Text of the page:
By Alan Scherstuhl
By Stephanie Zacharek
By Carolina Del Busto
By Amy Nicholson
By Simon Abrams
By Kevin Dilmore
By New Times
By Amy Nicholson
"I mean, you don't want Butt-head saying 'censorship sucks,'" notes Judge.
Judge will even admit that those of us who have seen a touch of pathos in Beavis and Butt-head's cultural and spiritual impoverishment aren't necessarily insane. "When you can see Butt-head just fail miserably in front of a girl, in his mind he's still this cool, smooth guy, but maybe you can see the laugh is a little cover-up for how pathetic it all is. But it's got to be real nondeliberate, it just has to happen kind of organically, for lack of a better word."
Judge likes some episodes more than others. "When we're doing scripts for a season, we'll do five in two or three days, and if it's one I really like, then I'll really pay a lot of attention to it," he says. "Like there's one coming up next year called 'Nosebleed' that I think's gonna be a classic, so I spent a lot of time on that.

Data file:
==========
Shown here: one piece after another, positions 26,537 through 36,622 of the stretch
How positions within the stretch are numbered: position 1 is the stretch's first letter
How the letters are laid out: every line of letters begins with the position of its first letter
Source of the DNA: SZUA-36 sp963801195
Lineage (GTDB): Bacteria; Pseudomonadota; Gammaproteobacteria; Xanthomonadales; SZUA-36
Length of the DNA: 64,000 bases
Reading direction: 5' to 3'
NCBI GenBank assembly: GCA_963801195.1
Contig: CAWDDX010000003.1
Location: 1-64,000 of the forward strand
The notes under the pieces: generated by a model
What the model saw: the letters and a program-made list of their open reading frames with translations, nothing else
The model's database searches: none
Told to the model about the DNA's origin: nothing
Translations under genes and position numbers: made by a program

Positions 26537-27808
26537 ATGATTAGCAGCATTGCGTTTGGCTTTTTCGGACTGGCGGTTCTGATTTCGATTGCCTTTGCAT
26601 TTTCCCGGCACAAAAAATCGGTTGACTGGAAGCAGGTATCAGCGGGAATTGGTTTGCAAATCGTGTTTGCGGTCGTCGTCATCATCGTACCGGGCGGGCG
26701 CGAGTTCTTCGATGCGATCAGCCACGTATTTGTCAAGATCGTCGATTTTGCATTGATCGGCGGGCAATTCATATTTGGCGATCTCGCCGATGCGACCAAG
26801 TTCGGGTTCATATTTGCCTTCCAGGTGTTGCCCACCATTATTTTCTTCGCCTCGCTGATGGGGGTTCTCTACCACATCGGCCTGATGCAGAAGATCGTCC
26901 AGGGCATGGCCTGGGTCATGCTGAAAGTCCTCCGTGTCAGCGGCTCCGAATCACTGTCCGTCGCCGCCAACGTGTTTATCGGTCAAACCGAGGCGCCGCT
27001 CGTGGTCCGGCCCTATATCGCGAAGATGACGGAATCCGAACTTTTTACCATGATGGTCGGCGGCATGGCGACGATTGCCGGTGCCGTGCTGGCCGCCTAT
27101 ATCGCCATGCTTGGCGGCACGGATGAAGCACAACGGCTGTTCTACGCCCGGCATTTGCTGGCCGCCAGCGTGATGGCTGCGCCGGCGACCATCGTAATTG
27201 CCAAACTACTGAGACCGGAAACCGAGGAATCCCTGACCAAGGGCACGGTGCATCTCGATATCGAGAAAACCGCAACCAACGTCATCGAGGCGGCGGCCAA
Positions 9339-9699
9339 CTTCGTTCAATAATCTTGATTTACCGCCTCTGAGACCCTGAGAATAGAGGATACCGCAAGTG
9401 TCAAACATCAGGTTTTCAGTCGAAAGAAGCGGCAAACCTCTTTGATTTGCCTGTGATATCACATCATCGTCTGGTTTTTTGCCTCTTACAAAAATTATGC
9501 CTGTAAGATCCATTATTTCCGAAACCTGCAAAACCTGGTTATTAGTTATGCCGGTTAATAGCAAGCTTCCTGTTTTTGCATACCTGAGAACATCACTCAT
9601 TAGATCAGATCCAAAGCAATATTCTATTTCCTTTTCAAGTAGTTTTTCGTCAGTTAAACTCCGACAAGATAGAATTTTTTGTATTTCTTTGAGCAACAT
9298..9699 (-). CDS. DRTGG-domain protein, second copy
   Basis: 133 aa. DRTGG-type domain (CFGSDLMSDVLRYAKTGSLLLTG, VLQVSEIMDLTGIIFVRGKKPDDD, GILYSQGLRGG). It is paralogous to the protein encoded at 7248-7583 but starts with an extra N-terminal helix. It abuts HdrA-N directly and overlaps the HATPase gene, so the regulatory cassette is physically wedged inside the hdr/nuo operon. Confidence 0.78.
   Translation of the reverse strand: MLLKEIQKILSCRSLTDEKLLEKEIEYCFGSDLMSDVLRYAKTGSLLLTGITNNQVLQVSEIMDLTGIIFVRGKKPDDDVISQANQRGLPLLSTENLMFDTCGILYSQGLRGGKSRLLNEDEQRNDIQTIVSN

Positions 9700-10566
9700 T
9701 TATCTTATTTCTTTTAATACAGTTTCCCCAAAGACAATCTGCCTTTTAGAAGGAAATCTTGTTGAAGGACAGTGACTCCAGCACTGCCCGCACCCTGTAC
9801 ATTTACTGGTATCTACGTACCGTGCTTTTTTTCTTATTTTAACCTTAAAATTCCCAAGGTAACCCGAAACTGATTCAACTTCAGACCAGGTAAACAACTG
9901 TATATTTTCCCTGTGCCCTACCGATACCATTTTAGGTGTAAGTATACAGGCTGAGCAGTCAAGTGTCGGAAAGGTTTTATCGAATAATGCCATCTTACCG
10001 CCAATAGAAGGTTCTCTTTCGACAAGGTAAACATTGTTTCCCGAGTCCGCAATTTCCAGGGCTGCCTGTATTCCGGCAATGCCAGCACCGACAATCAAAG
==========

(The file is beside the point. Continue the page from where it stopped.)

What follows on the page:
"But some episodes, like 'Eating Contest' or 'Beavis, Can You Spare a Dime?', I'm not that into." Caught in this frankness, Judge hastens to add that in his sights the show's writers are all really good, "but lazy writing on my part or anybody's part happens, where you put in some scatological joke, and there's nothing other than the joke.
"An example of where it works well is in the movie, where the vultures are humping. It doesn't get a laugh because the vultures are humping; it's funny because Beavis and Butt-head are about to die, and Butt-head's like [weak Butt-head voice:], 'Beavis, look, uh-huh-huh-huh . . .' His mind still hasn't gotten out of the gutter even though he's about to die.
Join My Voice Nation for free stuff, film info & more!